NYU Stern Unveils Big Changes To MBA App

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NYU Stern School of Business

NYU Stern’s School of Business today (June 12) unveiled the most dramatic changes to its MBA application in many years. Among other things, the new application requirements will assess candidates on “fit” with the school’s culture by adding what Stern is calling an emotional intelligence (EQ) endorsement from a colleague or peer and a new “Pick Six” essay that requires candidates to submit six images, such as pictures, charts, infographics or artwork, along with six short captions to best express who they are to the admissions committee.

Also for the first time, NYU Stern is allowing candidates to apply to all of its MBA program options, including the school’s two new one-year specialized MBAs in tech and fashion and luxury, in one application. Even students who want to apply to Stern’s part-time MBA can use the same application. Last year, 3,773 candidates applied to Stern’s full-time MBA program. The school admitted 872 applicants for an acceptance rate of 23.1% and enrolled 390 students into the Class of 2018.

“These are the biggest changes we have implemented in any year that I’ve been here and we hope it’s a little bit industry shaping, changing the way things are done,” says Isser Gallogly, associate dean of MBA admissions and innovation, who had been in Stern admissions for 14 years. “We believe these changes will help applicants more effectively communicate to the committee who they are as a person, which programs best suit their goals and how they demonstrate EQ. Additionally, these changes are much more in keeping with the ‘social media’ style of communication of today’s applicant. Applicants communicate with much more than words these days and visual elements now play a dominant role.”


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NYU Stern’s Isser Gallogly, associate dean of MBA admissions & innovation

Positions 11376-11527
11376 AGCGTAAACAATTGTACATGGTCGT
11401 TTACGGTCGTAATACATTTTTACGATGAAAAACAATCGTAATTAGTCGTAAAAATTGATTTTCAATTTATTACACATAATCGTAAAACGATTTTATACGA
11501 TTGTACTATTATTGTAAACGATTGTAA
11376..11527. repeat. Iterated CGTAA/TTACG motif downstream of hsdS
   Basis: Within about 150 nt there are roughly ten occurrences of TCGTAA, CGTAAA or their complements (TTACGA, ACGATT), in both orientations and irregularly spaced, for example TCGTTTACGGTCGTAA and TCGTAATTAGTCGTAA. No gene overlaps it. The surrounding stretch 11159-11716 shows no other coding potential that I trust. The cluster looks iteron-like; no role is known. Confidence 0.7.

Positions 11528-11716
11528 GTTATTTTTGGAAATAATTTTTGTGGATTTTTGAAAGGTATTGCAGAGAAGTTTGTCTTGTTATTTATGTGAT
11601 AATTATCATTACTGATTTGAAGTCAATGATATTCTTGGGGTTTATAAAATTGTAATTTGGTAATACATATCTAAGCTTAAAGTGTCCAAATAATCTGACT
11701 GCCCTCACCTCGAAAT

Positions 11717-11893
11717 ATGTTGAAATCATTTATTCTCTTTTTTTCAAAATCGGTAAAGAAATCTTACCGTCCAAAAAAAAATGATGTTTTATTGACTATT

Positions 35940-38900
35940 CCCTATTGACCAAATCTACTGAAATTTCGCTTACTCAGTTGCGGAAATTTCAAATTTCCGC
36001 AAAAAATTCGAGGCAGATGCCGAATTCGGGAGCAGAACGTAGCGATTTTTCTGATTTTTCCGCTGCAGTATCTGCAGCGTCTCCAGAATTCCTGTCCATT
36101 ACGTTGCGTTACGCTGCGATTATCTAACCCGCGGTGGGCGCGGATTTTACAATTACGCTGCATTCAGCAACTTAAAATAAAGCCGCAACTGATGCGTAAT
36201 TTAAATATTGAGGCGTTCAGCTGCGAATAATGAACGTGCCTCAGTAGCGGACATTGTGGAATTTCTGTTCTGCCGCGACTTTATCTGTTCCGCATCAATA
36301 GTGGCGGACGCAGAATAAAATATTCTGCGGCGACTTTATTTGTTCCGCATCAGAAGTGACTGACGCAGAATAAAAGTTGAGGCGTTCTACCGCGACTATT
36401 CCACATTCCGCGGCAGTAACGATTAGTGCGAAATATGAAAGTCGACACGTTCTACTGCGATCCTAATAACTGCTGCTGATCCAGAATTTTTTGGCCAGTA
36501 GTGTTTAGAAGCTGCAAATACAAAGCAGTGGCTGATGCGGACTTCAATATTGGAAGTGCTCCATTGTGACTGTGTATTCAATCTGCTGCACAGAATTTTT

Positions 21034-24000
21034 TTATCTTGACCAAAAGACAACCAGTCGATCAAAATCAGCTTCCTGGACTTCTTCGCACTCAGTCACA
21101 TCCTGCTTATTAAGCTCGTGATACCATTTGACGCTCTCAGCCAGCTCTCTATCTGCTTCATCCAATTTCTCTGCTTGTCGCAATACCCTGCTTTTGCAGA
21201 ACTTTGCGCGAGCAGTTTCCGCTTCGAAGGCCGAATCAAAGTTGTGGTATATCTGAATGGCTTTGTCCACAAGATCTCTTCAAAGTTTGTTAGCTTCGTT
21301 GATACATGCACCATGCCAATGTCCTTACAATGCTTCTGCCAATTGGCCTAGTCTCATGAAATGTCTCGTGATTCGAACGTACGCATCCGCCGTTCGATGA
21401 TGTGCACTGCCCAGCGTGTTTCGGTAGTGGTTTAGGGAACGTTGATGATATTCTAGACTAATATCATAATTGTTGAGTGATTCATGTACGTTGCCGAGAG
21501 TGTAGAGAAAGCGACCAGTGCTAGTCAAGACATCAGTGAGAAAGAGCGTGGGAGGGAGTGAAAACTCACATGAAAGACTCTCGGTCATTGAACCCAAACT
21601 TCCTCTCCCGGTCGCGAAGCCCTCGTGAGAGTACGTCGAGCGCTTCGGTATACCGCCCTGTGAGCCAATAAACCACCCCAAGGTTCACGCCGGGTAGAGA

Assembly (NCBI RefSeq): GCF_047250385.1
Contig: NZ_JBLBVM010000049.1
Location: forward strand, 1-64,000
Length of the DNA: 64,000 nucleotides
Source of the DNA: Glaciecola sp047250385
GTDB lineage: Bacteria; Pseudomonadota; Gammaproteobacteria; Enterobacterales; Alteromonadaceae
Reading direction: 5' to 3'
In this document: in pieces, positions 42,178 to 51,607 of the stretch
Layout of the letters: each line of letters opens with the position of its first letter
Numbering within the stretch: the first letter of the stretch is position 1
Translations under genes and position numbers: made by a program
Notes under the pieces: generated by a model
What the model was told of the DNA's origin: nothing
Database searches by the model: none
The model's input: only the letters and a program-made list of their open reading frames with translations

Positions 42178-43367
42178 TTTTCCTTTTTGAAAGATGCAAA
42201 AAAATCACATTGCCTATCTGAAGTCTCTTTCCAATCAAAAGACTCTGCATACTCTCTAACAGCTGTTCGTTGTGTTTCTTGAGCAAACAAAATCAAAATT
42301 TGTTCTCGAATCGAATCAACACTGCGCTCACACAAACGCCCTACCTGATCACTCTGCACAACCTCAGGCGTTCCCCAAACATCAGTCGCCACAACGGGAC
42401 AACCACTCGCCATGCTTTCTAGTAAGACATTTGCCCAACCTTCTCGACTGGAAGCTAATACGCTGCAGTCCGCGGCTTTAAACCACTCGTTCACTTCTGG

NYU Stern says that it already screens and selects students who possess both intellectual as well as emotional intelligence-–what the School calls IQ + EQ. The new MBA application will now require an EQ endorsement in the form of a testimonial provided by an advocate of the applicant that illustrates a specific example of demonstrated EQ to the admissions committee. Unlike typical professional recommendations, which are frequently restricted to supervisors, the EQ endorsement might come from a team member, colleague or friend, for example, who can best attest to the emotional intelligence of the candidate. Anyone outside an immediate family member can endorse an applicant.

“It’s a brand new idea and a new concept,” says Gallogly in an interview with Poets&Quants. “We are looking for students who are not only capable academicaly but also capable in leadership, managing teams and having emotional intelligence. So we really asekd ourselves what can we do to get more insight into a person’s emotional intelligence into their character.”

The EQ endorsement differs from the two professional recommendations Stern continues to require. Endorsers would be asked to provide one specific compelling example that represents the applicant’s EQ.  “LinkedIn has people endorsing you in certain skills,” says Gallogly. ‘This is a similar concept. But we want them to provide a specific story rather than just tell us about their EQ. We want to get behind the assertions that someone is a great leader or a team player. We are hoping to get a more more insight into what this person brings to the table that you cannot get from a personal recommendation.”


Stern also believes it’s a chance for more humble candidates to get an advocate to make a case for them. “Sometimes applicants can sell themselves short,” reasons Gallogly. “They don’t want to say something that could be perceived as bragging. Some are a bit more modest. Sometimes people can’t see their own skills objectively. I feel these EQ endorsers can do that a bit more than applicants themselves. It’s only in rare occasions where a professional recommendation will move an application to a whole other level. I feel like the EQ endorser may be able to do that for the applicant to a greater level.”

Stern also tossed its famous creative essay in favor of what it is calling a “Pick Six” essay. For more than 15 years Stern has featured a personal expression or “creative” essay in which applicants could use just about any means imagined to express who they are as a person to the admissions committee. This year, in an effort to provide additional direction to applicants and create more consistency in the evaluation process without compromising expression, Stern is replacing it with “Pick Six.” Candidates will submit six images, such as pictures, charts, infographics and artwork, along with six short captions to best express who they are.

“We are basically evolving the essay,” explains Gallogly. “It’s kind of like creative essay 2.0. We thought it would be helpful to the applicant to provide a little more structure around it, a little more consistency and it would help us on the evaluation side without getting in the way for them to become very creative. It’s a little like Instagram and social media. The images can be just about anything, a photo or a word cloud or emojis or the picture of a painting and then short captions so we understand why that is meaningful to the applicant. This is how people are communicating these days so I think they will find it to be very familiar and comfrotable but also extremely expressive. I think applicants are going to love it.”